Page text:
Alzheimer’s disease (AD) is characterised by the aggregation and deposition of amyloid-β (Aβ) peptides in the human brain. In age-related late-onset AD, deficient degradation and clearance, rather than enhanced production, of Aβ contributes to disease pathology. In the present study, we assessed the contribution of the two key Aβ-degrading zinc metalloproteases, insulin-degrading enzyme (IDE) and neprilysin (NEP), to Aβ degradation in human induced pluripotent stem cell (iPSC)-derived cortical neurons. Using an Aβ fluorescence polarisation assay, inhibition of IDE but not of NEP, blocked the degradation of Aβ by human neurons. When the neurons were grown in a 3D extracellular matrix to visualise Aβ deposition, inhibition of IDE but not NEP, increased the number of Aβ deposits. The resulting Aβ deposits were stained with the conformation-dependent, anti-amyloid antibodies A11 and OC that recognise Aβ aggregates in the human AD brain. Inhibition of the Aβ-forming β-secretase prevented the formation of the IDE-inhibited Aβ deposits. These data indicate that inhibition of IDE in live human neurons grown in a 3D matrix increased the deposition of Aβ derived from the proteolytic cleavage of the amyloid precursor protein. This work has implications for strategies aimed at enhancing IDE activity to promote Aβ degradation in AD.
The pathogenesis of Alzheimer’s disease (AD) is characterised by the aggregation and deposition of amyloid-β (Aβ) peptides in the brain. Aβ is proteolytically cleaved from the larger amyloid precursor protein (APP) through the sequential action of the β-secretase, β-site APP cleaving enzyme-1 (BACE1), and the presenilin-containing γ-secretase complex . In familial forms of AD, mutations in APP, presenilin 1 or presenilin 2 give rise to increased production of Aβ and/or an increase in the ratio of Aβ1-42:Aβ1-40 [2–4]. However, in age-related late-onset sporadic AD, which accounts for >95% of all AD cases, deficient clearance of Aβ contributes to disease pathology [5–7].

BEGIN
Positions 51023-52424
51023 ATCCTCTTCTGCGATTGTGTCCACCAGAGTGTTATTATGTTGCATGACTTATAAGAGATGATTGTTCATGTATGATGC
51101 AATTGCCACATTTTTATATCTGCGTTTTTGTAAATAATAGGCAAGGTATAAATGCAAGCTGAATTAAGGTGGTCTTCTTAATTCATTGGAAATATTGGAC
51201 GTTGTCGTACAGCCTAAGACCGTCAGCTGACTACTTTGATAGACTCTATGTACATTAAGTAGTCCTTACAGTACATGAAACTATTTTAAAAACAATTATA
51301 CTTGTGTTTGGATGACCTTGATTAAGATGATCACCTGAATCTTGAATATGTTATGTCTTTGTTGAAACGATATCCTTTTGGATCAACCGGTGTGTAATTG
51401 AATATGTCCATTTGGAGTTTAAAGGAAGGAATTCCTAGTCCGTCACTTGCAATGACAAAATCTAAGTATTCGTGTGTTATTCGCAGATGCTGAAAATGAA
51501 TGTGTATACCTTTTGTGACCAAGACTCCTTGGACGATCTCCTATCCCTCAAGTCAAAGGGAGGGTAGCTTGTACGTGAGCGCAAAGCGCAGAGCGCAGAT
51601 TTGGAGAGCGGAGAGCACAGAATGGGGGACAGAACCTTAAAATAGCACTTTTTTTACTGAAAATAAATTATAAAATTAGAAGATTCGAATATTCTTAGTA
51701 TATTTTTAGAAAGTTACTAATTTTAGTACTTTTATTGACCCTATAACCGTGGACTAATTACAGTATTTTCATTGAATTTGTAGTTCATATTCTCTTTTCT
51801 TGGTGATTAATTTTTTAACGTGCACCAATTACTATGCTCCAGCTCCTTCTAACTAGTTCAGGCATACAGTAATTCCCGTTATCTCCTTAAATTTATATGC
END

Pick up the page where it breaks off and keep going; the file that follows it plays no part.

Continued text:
Aβ clearance is brought about through extracellular and intracellular proteolytic degradation and efflux of extracellular Aβ into the blood via the blood–brain barrier [8,9]. Several proteases have been implicated in the proteolytic degradation of Aβ, including angiotensin-converting enzyme, endothelin-converting enzymes (ECE1 and ECE2), insulin-degrading enzyme (IDE), matrix metalloproteases and neprilysin (NEP) (reviewed in [8,10–12]). Various studies have shown that IDE and NEP are the major Aβ-degrading proteases in rodents. Mice with inactivation of the genes encoding IDE [13,14] and NEP  had a moderate (1.5- to 2-fold) increase in endogenous Aβ. Inhibition of NEP significantly reduced the degradation of Aβ in the rat hippocampus  and up-regulation of NEP by somatostatin reduced brain Aβ levels . In primary rat cortical neurons extracellular levels of Aβ were regulated via proteolysis by IDE  and a natural partial loss-of-function mutation in IDE led to impaired Aβ degradation in a rodent model . However, no study has yet investigated the contribution of IDE and NEP to Aβ degradation in human neurons.
In AD, Aβ is primarily deposited outside neurons in the extracellular matrix (ECM). In the vast majority of cell-based studies on Aβ metabolism, the cells are grown in 2D on the surface of plastic dishes in the absence of an ECM. The lack of an ECM, together with frequent media changes, prevents the deposition of Aβ. However, embedding cells within a 3D ECM allows the visualisation of Aβ deposits as diffusion of the peptide is limited [20–22].
Here, we investigated the contribution of IDE and NEP to Aβ degradation by human induced pluripotent stem cell (iPSC)-derived cortical neurons using an Aβ fluorescence polarisation assay . In addition, we exploited the observation that Aβ deposition can be visualised when neurons are grown in a 3D ECM, to determine the impact of inhibition of IDE and NEP on Aβ metabolism in live human neurons.